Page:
Trump’s “America first” approach was never going to be a cozy fit with the diplomats at the U.N.’s Turtle Bay headquarters.

He made clear that he was suspicious of multilateralism itself, and the threat he sees it posing to the sovereignty of individual nations.

Trump used the word “sovereign” or its variants 19 times in the speech — an average of almost once every two minutes. And he asserted that, for all the U.N.’s noble intentions, “the nation state remains the best vehicle for elevating the human condition.”

Those views likely reflect the reported involvement of senior policy adviser Stephen Miller in writing the speech. 

Trump’s overall tone was much more aligned with the worldview of nationalists like Miller — or the president’s recently-departed chief strategist Stephen Bannon — than with other aides whom the Bannonite wing derides as “globalists” and “West Wing Democrats.”

Trump’s suspicion of multilateralism even extended to a striking recasting of World War II, which played down the collective effort of the Allies and portrayed them as nations fighting separately for their own survival. 

“Patriotism led the Poles to die to save Poland, the French to fight for a free France, and the Brits to stand strong for Britain,” Trump said.

An abrupt shift in tone

On Monday, during a forum discussion on U.N. reform, Trump struck a largely restrained and respectful tone.

There was little of that on display 24 hours later. Though the president made some perfunctory remarks praising the U.N.’s good deeds, his stance was much more confrontational.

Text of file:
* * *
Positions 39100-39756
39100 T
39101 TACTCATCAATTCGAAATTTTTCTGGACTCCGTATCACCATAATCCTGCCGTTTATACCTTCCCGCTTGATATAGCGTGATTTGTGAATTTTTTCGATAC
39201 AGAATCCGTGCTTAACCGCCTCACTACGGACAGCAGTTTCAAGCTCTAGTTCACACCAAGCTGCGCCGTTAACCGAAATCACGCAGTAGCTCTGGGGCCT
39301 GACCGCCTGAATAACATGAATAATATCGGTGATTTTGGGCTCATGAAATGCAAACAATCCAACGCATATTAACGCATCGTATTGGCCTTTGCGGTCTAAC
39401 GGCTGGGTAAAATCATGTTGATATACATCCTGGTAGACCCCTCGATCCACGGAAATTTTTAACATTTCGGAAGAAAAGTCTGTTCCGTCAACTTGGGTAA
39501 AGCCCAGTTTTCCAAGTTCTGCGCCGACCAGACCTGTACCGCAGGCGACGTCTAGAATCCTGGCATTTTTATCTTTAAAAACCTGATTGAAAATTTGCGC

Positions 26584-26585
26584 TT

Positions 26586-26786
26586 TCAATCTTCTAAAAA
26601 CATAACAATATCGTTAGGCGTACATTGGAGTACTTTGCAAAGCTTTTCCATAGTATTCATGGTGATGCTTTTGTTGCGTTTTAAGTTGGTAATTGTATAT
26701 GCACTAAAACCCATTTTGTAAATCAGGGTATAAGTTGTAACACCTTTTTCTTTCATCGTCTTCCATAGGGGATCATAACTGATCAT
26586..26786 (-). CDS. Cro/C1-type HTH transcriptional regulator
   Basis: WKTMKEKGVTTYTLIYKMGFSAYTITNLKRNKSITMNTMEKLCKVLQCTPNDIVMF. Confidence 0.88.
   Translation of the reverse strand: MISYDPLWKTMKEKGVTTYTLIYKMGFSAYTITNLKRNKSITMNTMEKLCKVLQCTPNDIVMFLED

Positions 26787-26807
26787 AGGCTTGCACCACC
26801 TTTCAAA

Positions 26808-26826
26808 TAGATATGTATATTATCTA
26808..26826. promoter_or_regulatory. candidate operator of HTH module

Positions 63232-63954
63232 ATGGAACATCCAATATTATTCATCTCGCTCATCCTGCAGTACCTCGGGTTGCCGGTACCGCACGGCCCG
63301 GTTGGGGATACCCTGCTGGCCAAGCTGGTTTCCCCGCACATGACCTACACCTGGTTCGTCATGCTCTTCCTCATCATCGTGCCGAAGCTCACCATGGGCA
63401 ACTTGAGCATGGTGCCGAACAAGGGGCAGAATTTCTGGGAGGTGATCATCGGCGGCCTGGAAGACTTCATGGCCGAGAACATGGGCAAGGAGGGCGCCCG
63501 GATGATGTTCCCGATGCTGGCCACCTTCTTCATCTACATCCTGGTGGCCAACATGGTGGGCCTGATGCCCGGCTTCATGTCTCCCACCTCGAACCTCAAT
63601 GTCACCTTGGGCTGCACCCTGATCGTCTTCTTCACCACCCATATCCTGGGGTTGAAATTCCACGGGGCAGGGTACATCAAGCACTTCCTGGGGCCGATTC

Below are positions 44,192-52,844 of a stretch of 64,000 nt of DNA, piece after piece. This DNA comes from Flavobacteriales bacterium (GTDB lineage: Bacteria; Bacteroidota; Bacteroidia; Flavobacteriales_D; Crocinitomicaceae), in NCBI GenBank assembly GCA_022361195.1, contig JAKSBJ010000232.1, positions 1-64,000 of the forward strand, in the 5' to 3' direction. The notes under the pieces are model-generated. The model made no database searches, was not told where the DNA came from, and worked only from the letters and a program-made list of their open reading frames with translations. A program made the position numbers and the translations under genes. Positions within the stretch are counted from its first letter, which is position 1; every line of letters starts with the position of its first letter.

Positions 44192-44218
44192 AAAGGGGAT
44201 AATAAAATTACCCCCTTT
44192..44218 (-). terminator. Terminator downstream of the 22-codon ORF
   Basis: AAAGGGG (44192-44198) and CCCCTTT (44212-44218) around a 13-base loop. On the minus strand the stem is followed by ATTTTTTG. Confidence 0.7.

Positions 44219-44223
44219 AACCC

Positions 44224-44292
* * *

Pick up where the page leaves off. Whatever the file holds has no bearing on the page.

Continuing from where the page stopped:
“Too often the focus of this organization has not been on results, but on bureaucracy and process,” he said. “In some cases, states that seek to subvert this institution's noble end[s], have hijacked the very systems that are supposed to advance them.”

He went on to criticize the inclusion of egregious human rights abusers on the UN’s Human Rights Council — a frequent refrain from conservatives and other critics of the global body.

More generally, Trump was back to his normal, emphatic self. 

In addition to his jibe at “Rocket Man,” he noted that some regions of the world “are going to hell.” 

He also complained once again about the disproportionate share of U.N. costs that are borne by the United States.

The audience was not won over

The reaction of Trump’s speech in the room itself was tepid. 

According to pool reports from Peter Baker of the New York Times, “the applause for POTUS when he was introduced was muted at best and most in the room listened attentively but stone faced.”

Baker also noted a “buzz in the room” in response to Trump’s threats to North Korea and that the reaction as the speech ended was “polite applause” but “not rousing or enthusiastic.”

Trump was, of course, playing to a different audience than the one in the room. Many members of his base will have loved the speech. They will also find it reassuring, having been made restive by his recent deals with Democratic leaders.

But the chilly reception in the auditorium was a reminder of the skepticism about Trump that is widespread beyond American shores.

The Memo is a reported column by Niall Stanage, primarily focused on Donald Trump’s presidency.